Elections require an intense investment of human, logistical and organizational resources. This is particularly true in countries like Malawi transitioning to democracy, where the fundamental institutions responsible for administering elections may have been fragile. While it is natural for aspiring democracies to focus on electoral operations related to election day, building a sustainable electoral democracy involves much broader efforts.
Civil Society through HRDC believes that creating an environment for electoral justice is an essential priority in the beginning of Malawi’s democracy-building process. Without an electoral justice system in place, repressive laws or unaddressed electoral crime, violations or irregularities may result in elections that lack credibility with key stakeholders.
This in turn may lead to a step backwards on the path to democracy and in some instances lead to the ignition of latent conflict Electoral justice concerns more than the resolution of electoral disputes related to election day, although that is an important component. It also involves the means and mechanisms for (a) ensuring that each action, procedure and decision related to the electoral process; and (b) for protecting or restoring the enjoyment of electoral rights are in line with the law.
Civil Society believes that developing an appropriate electoral legal framework is an important early step. Laws at all levels should comply with international standards, which countries transitioning to democracy should adopt as national obligations. It is critical that the legal framework is clear, comprehensive, and designed to be enforced equally on all.
To the extent possible, lawmakers should try to ensure that a complete electoral legal framework, including a framework governing the role of institutions, is in place at a sufficiently early point before election day so that all stakeholders have an opportunity to familiarize themselves with it. The process of developing a legal framework should include the opportunity for input from all key stakeholders to promote public and other stakeholder confidence in the law.
To gain stakeholder confidence, Civil Society is of the opinion electoral justice should be independent, impartial, professional and inclusive. Independence should include both protections for individual officials from retaliation and institutional independence from interference by other branches of government. Impartiality may not always be attainable in a politically polarized setting, so institutions may opt instead for politically ‘balanced’ judicial panels or boards.
Professionalism is a key, and often underrated, characteristic of an effective electoral justice institution. MEC will lose credibility if its staff are discourteous and its operations are disorganized. Ensuring the inclusion of women and minority groups is particularly important because it helps ensure that the views of traditionally under-represented groups are considered, which in turn promotes institutional legitimacy with these groups. Inclusivity also encompasses the accessibility of electoral justice institutions to all persons, regardless of gender, native language, disability, or other statuses that in some instances may make these institutions difficult or impossible to access.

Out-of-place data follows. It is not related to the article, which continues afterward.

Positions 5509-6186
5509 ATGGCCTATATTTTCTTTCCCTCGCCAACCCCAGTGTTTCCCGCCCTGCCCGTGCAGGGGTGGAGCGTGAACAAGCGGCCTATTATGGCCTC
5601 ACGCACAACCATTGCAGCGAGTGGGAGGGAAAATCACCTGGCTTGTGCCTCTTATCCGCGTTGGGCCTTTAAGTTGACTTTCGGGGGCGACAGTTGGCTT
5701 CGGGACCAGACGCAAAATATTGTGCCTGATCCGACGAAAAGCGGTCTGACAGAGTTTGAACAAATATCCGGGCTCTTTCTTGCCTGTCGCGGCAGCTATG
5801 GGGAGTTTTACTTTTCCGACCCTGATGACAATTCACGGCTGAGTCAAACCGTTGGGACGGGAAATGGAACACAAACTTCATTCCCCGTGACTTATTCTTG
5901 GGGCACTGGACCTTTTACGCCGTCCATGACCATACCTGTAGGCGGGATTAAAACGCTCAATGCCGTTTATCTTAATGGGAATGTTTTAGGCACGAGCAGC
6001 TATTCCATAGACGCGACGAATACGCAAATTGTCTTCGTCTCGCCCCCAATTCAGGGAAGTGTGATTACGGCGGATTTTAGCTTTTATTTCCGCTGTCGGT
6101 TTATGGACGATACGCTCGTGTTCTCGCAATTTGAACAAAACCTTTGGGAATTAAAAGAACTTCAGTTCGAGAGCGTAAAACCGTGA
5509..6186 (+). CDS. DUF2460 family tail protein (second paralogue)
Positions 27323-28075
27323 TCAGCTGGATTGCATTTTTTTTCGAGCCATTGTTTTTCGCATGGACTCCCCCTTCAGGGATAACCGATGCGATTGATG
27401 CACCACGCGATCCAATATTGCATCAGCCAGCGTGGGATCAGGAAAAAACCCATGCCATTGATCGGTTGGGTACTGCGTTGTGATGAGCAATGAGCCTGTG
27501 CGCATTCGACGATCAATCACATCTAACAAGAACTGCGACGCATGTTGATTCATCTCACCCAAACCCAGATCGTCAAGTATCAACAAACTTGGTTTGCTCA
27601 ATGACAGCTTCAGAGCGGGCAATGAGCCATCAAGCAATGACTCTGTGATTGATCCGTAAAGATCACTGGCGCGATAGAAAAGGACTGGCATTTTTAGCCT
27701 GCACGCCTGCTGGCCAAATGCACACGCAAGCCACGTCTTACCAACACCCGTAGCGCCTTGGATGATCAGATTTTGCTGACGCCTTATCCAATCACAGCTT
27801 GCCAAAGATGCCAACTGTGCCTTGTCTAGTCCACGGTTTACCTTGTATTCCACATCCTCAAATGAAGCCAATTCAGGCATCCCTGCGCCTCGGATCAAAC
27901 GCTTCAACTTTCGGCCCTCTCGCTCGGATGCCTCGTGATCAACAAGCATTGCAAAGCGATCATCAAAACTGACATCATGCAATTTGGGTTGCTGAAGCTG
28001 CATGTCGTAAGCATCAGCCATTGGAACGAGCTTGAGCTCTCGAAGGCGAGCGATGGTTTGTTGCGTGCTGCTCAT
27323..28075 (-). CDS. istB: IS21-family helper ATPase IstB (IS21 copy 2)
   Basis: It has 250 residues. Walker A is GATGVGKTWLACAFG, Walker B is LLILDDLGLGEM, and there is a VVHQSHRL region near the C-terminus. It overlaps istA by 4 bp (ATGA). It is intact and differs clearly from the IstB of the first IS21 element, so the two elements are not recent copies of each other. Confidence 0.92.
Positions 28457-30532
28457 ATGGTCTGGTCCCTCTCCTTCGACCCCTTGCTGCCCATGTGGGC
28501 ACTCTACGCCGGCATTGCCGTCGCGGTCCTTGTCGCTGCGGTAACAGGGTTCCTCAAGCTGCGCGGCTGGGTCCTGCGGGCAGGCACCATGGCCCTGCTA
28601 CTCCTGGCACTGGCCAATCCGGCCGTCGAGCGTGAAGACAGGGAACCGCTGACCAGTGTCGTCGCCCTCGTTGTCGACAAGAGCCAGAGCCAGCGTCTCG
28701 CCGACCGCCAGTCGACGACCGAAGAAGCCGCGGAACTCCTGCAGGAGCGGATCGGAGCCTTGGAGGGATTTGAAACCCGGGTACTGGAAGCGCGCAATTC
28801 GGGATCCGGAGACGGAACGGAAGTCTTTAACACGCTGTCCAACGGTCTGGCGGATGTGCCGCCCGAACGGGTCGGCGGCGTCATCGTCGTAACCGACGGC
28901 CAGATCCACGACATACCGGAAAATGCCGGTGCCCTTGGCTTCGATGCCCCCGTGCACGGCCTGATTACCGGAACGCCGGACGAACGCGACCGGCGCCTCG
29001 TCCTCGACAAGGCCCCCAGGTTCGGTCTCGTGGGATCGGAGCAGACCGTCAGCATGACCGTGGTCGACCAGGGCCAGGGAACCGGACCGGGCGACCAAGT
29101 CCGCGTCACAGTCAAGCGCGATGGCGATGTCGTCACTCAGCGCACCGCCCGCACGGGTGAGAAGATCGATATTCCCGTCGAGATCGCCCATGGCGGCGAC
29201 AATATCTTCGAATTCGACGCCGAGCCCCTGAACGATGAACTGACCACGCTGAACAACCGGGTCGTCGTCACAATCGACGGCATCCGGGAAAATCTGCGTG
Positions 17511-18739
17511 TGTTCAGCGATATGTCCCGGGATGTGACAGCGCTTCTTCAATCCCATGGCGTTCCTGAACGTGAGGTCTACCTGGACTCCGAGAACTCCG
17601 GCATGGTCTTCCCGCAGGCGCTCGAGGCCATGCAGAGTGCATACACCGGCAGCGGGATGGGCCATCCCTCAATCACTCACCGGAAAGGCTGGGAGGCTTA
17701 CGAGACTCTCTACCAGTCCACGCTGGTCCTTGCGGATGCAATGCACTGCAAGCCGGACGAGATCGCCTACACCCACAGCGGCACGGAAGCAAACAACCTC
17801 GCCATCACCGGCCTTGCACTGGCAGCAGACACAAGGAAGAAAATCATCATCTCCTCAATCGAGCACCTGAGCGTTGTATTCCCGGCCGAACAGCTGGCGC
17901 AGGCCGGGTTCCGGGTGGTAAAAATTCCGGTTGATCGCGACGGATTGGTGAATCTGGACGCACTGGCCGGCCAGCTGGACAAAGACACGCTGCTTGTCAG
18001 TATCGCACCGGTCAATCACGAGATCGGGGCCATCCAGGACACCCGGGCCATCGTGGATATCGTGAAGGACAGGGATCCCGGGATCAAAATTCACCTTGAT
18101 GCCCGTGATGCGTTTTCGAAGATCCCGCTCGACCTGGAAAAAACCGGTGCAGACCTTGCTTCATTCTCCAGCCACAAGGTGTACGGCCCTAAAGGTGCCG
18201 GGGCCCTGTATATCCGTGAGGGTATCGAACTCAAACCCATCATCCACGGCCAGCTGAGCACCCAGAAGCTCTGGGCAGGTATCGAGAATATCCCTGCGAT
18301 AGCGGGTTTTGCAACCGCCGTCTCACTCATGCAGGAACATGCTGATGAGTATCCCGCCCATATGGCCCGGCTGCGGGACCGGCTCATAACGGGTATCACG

Decision-makers such as MEC should focus on reducing the likelihood of electoral injustice occurring again, particularly during the electoral stage of the electoral cycle. This can be accomplished by establishing and enforcing electoral laws and procedures designed to minimize the opportunity for crime, other misconduct, or irregularities. Decision-makers should also continuously re-evaluate all aspects of MEC operations to ensure its maximum efficiency and effectiveness. As Malawi develops and consolidates democracy and its democratic institutions, it may be necessary to reconsider and perhaps modify the roles, responsibilities, and jurisdictions of electoral justice institutions to maximize their ability to address new risks of electoral injustice as they emerge.
Finally, it is essential that electoral justice works to gain and maintain public and other key stakeholder confidence in order to develop the legitimacy necessary to operate effectively in a democratic society. Trust can be strengthened through the implementation of measures to promote institutional transparency and accountability. Both civic voter and human rights education are essential to building trust.
An electorate educated on both how MEC functions and its importance as the guarantor of electoral justice will become a more active participant in asserting fundamental rights and identifying and reporting incidents of election-related misconduct.
* Mayaya is a regular contributor to The Lamp magazine